Ferritic Nitrocarburizing (FNC)

Ferritic nitrocarburizing (FNC) is a thermochemical surface hardening process that involves diffusion of both nitrogen and carbon into the part. It is a range of proprietary case hardening processes that diffuse nitrogen and carbon into ferrous metals at sub-critical temperatures during a salt bath. Other methods of ferric nitrocarburizing include gaseous processes such as Nitrotec and ion (plasma) ones. It is a case-hardening technique that uses heat, nitrogen, and carbon to toughen up the exterior of a steel part, improving its durability, appearance, and corrosion resistance.

Nitriding is a popular case hardening technique renowned for the qualities it delivers at relatively low process temperatures. The processing temperature ranges from 525 °C (977 °F) to 625 °C (1,157 °F) but usually occurs at 565 °C (1,049 °F). Because the process is carried out at temperatures below 1100 F, retention of core properties and good dimensional control are achieved. The primary objective of ferritic nitrocarburizing treatment is to improve the anti-scuffing characteristics of components. At this temperature steels and other ferrous alloys are still in a ferritic phase, which is advantageous compared to other case hardening processes that occur in the austenitic phase. There are four main classes of ferritic nitrocarburizing: gaseous, salt bath, ion or plasma, and fluidized-bed. The method features the transfer via diffusion of carbon and nitrogen from the molten salt to the surface of a steel part.

Ferritic nitrocarburizing is applied to a wide range of engineering components, such as textile gears, rocker arm spacers, cylinder blocks, pumps, and jet nozzles, which are treated for wear resistance properties. The process is used to improve three main surface integrity aspects including scuffing resistance, fatigue properties, and corrosion resistance. An advantage of the salt bath nitriding process is that it’s carried out at lower temperatures than keep parts in the ferritic phase, leading to a reduced risk of distortion during treatment. It has the added advantage of inducing little shape distortion during the hardening process. This is because of the low processing temperature, which reduces thermal shocks and avoids phase transitions in steel.  The process is more commonly applied to low alloy steels, mild steels, and cast irons, but can also be applied to any steel which is thermally stable at the treatment temperature.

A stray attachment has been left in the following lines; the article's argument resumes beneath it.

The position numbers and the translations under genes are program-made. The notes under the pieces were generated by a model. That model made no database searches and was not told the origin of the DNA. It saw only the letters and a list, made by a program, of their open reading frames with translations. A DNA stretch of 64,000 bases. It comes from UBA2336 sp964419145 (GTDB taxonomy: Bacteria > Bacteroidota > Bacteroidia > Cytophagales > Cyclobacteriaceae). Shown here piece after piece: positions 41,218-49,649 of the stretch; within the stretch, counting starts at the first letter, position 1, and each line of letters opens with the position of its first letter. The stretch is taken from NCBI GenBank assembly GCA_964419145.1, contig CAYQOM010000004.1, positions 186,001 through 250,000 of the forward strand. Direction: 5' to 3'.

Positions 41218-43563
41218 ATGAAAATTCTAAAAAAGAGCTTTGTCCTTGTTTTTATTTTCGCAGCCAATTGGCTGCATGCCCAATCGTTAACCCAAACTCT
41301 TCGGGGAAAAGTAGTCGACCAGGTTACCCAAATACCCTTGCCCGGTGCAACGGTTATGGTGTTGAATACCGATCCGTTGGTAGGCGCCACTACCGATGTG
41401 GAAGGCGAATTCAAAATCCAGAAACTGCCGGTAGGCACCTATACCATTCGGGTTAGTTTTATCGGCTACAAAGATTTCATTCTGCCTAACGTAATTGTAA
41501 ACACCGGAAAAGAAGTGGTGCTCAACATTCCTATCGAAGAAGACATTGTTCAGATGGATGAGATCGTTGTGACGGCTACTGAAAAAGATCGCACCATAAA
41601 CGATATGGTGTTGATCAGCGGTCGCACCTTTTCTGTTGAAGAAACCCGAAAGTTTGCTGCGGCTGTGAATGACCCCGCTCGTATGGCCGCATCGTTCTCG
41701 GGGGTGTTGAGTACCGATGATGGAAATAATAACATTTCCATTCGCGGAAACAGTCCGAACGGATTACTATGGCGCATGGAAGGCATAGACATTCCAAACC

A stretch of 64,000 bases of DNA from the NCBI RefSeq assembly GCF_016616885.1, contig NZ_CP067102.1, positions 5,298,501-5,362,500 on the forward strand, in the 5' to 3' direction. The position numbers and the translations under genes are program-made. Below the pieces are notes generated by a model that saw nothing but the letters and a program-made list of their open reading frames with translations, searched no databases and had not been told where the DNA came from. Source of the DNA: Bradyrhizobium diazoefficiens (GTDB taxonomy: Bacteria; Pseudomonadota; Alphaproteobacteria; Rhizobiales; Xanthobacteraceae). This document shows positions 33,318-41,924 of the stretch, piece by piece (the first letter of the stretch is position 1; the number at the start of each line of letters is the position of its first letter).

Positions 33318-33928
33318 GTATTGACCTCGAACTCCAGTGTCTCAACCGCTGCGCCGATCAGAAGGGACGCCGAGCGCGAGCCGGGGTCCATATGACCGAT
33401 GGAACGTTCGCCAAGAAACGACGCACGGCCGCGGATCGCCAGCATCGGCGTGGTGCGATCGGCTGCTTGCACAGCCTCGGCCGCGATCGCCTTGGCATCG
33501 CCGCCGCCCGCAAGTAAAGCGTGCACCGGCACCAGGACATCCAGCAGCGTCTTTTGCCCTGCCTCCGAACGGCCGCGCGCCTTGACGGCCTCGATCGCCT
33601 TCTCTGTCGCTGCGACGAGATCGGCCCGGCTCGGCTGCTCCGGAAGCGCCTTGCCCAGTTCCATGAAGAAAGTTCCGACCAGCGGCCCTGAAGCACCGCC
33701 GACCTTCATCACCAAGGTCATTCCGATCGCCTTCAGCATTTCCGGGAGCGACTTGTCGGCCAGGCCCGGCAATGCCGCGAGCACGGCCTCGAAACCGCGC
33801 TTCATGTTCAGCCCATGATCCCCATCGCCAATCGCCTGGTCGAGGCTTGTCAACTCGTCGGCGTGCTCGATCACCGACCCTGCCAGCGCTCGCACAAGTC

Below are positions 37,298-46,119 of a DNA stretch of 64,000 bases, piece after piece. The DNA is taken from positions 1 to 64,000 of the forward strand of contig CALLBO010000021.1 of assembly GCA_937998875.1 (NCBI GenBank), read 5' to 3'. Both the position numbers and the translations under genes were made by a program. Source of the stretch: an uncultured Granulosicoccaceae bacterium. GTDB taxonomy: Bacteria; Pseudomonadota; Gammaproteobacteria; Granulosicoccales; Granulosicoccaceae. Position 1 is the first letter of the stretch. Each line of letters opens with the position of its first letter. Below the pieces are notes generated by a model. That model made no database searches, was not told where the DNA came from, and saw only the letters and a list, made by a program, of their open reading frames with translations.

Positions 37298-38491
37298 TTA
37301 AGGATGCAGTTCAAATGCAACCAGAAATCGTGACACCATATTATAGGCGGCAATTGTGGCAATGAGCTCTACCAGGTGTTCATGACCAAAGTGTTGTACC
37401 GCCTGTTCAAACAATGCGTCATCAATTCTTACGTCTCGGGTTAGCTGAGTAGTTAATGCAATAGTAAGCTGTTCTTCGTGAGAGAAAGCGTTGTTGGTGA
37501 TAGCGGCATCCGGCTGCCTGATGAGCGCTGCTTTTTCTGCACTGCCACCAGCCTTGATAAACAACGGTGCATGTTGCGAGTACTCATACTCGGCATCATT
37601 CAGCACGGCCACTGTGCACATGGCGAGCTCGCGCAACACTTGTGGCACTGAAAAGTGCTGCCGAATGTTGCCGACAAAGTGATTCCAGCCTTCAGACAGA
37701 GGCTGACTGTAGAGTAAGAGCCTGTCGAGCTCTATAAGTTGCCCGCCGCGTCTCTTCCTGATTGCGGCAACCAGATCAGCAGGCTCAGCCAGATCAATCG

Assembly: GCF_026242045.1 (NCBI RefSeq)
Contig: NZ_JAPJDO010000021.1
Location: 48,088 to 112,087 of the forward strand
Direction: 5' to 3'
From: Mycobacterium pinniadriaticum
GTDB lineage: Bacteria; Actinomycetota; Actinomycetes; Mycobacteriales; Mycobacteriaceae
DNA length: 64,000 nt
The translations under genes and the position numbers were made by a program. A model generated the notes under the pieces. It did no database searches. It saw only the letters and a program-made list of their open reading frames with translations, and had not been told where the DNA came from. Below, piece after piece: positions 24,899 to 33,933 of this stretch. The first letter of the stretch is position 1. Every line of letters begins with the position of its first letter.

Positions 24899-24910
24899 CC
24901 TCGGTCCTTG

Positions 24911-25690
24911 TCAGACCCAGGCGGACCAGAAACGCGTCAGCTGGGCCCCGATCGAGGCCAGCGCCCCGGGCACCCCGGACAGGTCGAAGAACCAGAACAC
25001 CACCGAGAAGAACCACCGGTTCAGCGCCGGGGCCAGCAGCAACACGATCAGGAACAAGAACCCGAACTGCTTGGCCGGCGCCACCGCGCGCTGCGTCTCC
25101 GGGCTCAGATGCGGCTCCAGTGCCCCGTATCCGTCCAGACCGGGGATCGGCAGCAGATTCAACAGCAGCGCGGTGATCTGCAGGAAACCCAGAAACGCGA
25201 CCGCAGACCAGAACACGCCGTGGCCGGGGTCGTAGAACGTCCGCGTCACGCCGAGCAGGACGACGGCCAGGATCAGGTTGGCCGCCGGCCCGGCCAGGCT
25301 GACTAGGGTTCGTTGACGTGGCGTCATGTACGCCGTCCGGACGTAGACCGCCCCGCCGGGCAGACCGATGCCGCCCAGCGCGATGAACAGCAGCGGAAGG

FNC processing is becoming a more common alternative to coating processes that require improved mechanical properties and resistance to corrosion, often on plain-carbon and low-alloy steels. Common applications include spindles, cams, dies, hydraulic piston rods, and powdered metal components. FNC also has been used as an alternative process to solve problems with size change and distortion associated with higher temperature treatments like carburizing or carbonitriding. Benefits include:  wear resistance, scuffing/seizure Resistance, improved fatigue, improved corrosion resistance, good surface finish, and minimal shape distortion.